Separate men and women into different tournaments and see what happens.

    September 30, 2013 at 10:26 pm | Reply
    • Lepanto

      Whereas I agree with your comment that women sports, tennis in this case, do not generate as much revenue as men's, I would think things even out more or less with sponsorships. And anyhow, separating tournaments would be disastrous. Flame me, but I don't think female tennis can really keep you going for two weeks. WTA ratings, I imagine, are WAY below ATP ones.

      October 1, 2013 at 8:12 am | Reply
  7. joseph ager

    the best

    September 30, 2013 at 10:56 pm | Reply
  8. Lucas

    Womens tennis is the highest paid womens sport in the world for one reason, it has been following the mens since the beggining. No other sport pays the same for both sexes why should tennis? The men draw more attention and generate a lot more money. THe only reason womens tennis makes any money is because we are forced to watch them in the grand slams before we get to see the real action. Womens tennis is a one dimensional boring game.

    September 30, 2013 at 11:01 pm | Reply
  9. German Perspective

    equal play for equal pay

    October 1, 2013 at 1:37 am | Reply
  10. Naz

    I think its wrong to lin the pay with women having to play five sets. I am for both equal pay as well as fove setters for the lasses. As much as the girls deserve equal pay as the men, the crowd too should get equal entertainment irrespective of who plays, men or women. Using the analogy made to athletics, a three setter for women is akin to women having to run a 75 meter race as opposed to the mens 100m; it doesnt happen that way. if its merely a matter of logistics thats preventing the women from playing five sets, all i can say is that its a great shame!

    October 1, 2013 at 4:04 am | Reply
  11. Kindred

    I understand the concern in principle, but the "work" that a woman puts into a best of 3, isn't necessarily disproportionate to a man's work for best of 5. Men are still stronger than women. And just a thought, would anyone put more money the 10,000 steeple chase than the 100m dash? I know I wouldn't.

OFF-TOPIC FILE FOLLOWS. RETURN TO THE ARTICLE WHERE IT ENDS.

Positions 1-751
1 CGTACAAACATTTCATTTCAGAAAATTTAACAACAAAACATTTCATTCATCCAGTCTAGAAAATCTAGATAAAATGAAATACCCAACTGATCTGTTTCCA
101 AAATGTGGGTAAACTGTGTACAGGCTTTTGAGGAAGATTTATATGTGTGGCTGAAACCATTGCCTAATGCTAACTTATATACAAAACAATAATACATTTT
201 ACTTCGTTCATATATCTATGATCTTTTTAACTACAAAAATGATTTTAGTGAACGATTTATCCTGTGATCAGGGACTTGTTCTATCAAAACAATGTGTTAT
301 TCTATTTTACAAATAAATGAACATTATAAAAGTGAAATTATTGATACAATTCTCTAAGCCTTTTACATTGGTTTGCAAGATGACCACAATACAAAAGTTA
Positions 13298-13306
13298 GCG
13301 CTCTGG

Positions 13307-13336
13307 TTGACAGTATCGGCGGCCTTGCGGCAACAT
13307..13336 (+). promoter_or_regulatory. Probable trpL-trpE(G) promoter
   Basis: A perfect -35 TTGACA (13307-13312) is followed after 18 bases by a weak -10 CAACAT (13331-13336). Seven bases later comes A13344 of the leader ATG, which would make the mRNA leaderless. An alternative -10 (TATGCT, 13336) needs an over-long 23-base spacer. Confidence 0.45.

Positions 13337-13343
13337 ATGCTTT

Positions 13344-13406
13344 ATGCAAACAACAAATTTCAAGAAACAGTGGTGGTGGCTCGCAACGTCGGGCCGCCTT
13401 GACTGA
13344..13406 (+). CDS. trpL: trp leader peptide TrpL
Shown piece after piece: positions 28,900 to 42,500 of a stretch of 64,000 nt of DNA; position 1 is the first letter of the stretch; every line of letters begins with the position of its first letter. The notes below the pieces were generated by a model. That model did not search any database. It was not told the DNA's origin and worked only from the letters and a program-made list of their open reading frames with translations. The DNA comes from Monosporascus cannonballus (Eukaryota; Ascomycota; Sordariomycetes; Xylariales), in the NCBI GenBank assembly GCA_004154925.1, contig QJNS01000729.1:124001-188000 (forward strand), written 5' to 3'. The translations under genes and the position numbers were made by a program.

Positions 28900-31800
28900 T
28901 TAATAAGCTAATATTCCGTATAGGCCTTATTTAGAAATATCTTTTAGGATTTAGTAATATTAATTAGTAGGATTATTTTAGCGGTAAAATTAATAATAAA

October 1, 2013 at 4:11 am | Reply
    • Matt

      First of all, there is no 10,000 meter steeple chase. Secondly, the work done by distance runners is not simply more work than that of sprinters, its different work. Sprinters work strength and distance runners work stamina. Usain Bolt, and all top athletes put in an enormous amount of training work, so the idea that athletics is a useful analogy is a wrong one. The point is that mens tennis requires more conditioning than required for womens tennis. If the women want equal pay, step it up to 5 sets at the slams

      October 1, 2013 at 4:01 pm | Reply
    • dd

      I think you have just made the point for lesser pay due to lesser ability.

      October 1, 2013 at 5:11 pm | Reply
  12. Ahsan

    I also support women players having to play 5 set matches like men. However more importantly we need to make 5 set matches more special. Both men and women should have to play best of 3 set matches up til the 4th round in a grandslam and then it should be best of 5 set matches from quarter final and beyond. This would give even the lower ranked players a chance to compete as they can throw it all in best of 3 set matches in earlier round matches.